On May 14, 20 Yeshivat Frisch students who participated in “Names, Not Numbers©” had the opportunity to showcase their work from the past year, with the screening of a documentary about their collection of four powerful Holocaust testimonies. Parents, friends, teachers, students and the survivors themselves gathered in Frisch’s auditorium for dinner, followed by the screening of the documentary, by Justin Seibel.
The goal of “Names, Not Numbers©,” created by educator Tova Fish-Rosenberg, is to teach students about the Holocaust through making their own documentaries. Student participants researched the history of the Holocaust, learned interviewing techniques from a journalist and filming techniques from videographers.
Then, in groups of four, the students interviewed the survivors directly: Dr. Alex Levy, whose mother miraculously managed to smuggle him across the German-Belgian border and who survived hidden in a Belgian orphanage; Trudy Album, a Czech Jew who survived the Auschwitz and Plaszow concentration camps; and Walter Spier, an Auschwitz and death march survivor who is the grandfather of Frisch Director of Informal Education Rabbi Jonathan Spier. In addition, Dean of Student Life and Welfare Rabbi Dr. John Krug was interviewed about his late father’s, Walter Krug, survival story, which involved escape to the eastern edges of Russia and China, service as a pilot for the United States and a harrowing two-year imprisonment in a Japanese prisoner-of-war camp.
Junior Michal Katz described the emotional intensity of listening to Mr. Spier’s experiences, ”You’re sitting in front of such an amazing person who went through [these terrible experiences] and remained just as Jewish,” said Katz. “It’s humbling and also really difficult…All these experiences were difficult and set him back and were hardships, yet he was able to move forward.”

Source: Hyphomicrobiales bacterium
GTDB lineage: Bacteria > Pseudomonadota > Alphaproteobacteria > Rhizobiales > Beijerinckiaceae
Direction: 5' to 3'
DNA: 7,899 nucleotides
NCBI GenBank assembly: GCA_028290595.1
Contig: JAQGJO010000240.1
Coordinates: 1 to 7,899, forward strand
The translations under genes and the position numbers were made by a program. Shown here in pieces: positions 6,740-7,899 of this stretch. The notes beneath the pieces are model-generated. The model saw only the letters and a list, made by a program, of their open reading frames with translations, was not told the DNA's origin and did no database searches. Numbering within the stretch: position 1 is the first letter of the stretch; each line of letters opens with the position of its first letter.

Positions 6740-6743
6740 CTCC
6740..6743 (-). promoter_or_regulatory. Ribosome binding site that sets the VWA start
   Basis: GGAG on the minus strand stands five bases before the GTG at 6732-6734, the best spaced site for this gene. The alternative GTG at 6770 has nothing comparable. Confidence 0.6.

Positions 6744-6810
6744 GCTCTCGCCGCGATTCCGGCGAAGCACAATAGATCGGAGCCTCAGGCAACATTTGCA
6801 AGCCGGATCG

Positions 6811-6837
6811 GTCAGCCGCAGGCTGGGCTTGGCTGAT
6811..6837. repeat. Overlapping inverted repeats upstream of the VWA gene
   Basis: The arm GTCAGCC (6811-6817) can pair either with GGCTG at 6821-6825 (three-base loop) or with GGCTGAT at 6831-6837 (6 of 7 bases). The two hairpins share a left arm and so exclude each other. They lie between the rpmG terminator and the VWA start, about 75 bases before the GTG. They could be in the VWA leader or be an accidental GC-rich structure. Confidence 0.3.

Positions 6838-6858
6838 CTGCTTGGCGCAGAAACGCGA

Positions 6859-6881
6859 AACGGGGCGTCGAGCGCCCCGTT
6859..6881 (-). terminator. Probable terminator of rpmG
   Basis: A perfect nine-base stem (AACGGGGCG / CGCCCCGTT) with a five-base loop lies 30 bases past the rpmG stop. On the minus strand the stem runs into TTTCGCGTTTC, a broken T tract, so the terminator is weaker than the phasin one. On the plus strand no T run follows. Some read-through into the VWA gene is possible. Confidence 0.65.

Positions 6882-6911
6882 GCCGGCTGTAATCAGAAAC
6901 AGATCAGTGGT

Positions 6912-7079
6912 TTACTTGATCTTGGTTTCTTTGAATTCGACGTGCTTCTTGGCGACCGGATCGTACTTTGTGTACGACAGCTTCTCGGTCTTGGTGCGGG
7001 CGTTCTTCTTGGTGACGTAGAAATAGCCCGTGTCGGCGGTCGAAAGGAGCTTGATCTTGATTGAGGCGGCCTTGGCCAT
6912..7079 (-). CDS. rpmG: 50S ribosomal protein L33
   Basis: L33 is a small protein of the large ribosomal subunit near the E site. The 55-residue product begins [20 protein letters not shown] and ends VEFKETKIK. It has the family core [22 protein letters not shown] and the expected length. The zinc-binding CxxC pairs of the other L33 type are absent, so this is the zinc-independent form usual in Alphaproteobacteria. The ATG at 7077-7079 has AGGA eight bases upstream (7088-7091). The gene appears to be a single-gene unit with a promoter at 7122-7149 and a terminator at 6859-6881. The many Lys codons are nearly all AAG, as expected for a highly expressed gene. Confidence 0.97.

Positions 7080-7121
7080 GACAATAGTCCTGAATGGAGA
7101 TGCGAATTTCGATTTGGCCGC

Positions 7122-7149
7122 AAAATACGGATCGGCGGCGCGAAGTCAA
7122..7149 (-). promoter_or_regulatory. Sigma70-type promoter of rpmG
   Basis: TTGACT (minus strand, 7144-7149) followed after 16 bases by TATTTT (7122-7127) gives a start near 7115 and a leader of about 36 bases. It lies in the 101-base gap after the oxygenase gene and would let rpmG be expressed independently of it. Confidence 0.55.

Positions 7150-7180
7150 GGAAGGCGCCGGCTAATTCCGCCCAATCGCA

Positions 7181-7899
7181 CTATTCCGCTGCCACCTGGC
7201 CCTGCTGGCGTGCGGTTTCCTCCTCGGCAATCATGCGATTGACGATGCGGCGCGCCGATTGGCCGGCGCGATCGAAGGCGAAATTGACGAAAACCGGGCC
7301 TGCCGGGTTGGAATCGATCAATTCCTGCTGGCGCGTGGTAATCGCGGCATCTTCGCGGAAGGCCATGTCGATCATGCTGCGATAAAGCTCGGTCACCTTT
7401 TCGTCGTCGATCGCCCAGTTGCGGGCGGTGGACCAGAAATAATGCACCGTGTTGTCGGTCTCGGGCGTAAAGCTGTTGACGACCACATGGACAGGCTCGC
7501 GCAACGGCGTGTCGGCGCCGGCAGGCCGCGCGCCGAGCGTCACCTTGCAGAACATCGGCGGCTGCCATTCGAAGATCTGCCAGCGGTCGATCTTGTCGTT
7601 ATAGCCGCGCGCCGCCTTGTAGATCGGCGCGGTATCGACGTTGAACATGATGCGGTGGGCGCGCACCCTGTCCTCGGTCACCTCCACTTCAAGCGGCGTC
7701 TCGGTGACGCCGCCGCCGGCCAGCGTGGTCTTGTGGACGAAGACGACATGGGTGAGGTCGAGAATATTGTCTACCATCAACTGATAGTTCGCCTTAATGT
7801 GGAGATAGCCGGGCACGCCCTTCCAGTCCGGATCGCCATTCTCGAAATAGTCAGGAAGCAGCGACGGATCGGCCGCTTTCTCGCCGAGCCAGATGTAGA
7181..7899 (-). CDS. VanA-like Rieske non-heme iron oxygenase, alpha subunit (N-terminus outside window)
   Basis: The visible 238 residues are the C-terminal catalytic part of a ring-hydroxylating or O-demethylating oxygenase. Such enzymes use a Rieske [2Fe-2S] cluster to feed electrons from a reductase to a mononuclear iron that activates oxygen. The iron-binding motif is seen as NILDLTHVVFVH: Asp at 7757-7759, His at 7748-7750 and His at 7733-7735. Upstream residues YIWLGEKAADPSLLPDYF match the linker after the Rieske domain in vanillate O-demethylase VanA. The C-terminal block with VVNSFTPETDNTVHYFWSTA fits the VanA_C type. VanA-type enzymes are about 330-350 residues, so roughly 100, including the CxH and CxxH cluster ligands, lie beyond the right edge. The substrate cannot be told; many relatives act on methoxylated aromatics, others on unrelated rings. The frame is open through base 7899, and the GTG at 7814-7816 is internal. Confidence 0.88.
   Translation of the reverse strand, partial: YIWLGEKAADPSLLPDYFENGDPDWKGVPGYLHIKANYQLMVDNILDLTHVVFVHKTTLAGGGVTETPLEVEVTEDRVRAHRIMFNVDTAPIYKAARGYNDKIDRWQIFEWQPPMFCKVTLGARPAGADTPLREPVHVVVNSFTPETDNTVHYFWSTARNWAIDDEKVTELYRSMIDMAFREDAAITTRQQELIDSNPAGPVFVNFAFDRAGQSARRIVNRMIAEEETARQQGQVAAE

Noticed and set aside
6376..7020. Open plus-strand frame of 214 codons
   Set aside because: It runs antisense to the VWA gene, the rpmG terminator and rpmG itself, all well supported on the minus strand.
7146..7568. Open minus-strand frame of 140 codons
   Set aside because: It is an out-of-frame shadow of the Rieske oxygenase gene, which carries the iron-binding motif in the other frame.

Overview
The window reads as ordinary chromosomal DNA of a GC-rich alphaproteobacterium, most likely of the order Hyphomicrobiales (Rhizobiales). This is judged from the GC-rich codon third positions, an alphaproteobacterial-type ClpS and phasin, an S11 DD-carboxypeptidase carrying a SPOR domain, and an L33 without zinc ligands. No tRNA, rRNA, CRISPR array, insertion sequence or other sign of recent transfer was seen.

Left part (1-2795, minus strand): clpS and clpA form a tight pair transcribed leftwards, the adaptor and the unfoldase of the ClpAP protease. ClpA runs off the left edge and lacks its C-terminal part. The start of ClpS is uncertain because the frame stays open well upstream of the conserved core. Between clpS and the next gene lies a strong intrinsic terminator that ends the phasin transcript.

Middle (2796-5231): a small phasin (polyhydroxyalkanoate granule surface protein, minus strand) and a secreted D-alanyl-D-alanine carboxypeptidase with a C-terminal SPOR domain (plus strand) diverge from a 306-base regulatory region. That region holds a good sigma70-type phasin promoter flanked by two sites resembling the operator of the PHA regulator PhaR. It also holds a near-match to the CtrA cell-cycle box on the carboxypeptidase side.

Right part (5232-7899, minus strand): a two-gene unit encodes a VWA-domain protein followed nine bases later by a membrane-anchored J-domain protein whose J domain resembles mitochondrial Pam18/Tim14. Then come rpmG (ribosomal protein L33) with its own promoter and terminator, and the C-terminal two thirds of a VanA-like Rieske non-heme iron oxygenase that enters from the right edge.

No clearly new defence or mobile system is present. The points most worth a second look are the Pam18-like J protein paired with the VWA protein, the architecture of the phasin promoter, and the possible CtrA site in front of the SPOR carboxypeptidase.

Junior Serena Bane, part of the group who interviewed Album, also participated in “Names, Not Numbers©” in eighth grade. “No matter how many stories you hear, no matter how many people you interview, you will never hear the same story twice,” she said. “There are no words to describe the tragedy that our ancestors suffered but we owe it to them, we owe it to ourselves and we owe it to our future descendants to never, ever forget.”
Students edited the interview footage into oral testimonies of 20 minutes each. The entirety of the footage is preserved at Yad Vashem, the Hebrew University of Jerusalem and Yeshiva University’s Mendel Gottesman Library.
Rabbi Shalom Richter mentored the students over the course of the project. “The students were engaged throughout the whole process and really learned a lot about history, but even more so about themselves,” said Richter. “The fact that they actually had the opportunity to interview a survivor gave them a sense of their own place within the context of Jewish history and the ability to find their own unique place in the context of Jewishness.”
Assistant Principal Rabbi David Goldfischer addressed the audience prior to the documentary screening. “You have learned the survivors’ stories, you have been able to make them your own and you will be able to pass them on to your children and their children in an everlasting chain,” he said. “That is a tremendous zchut.”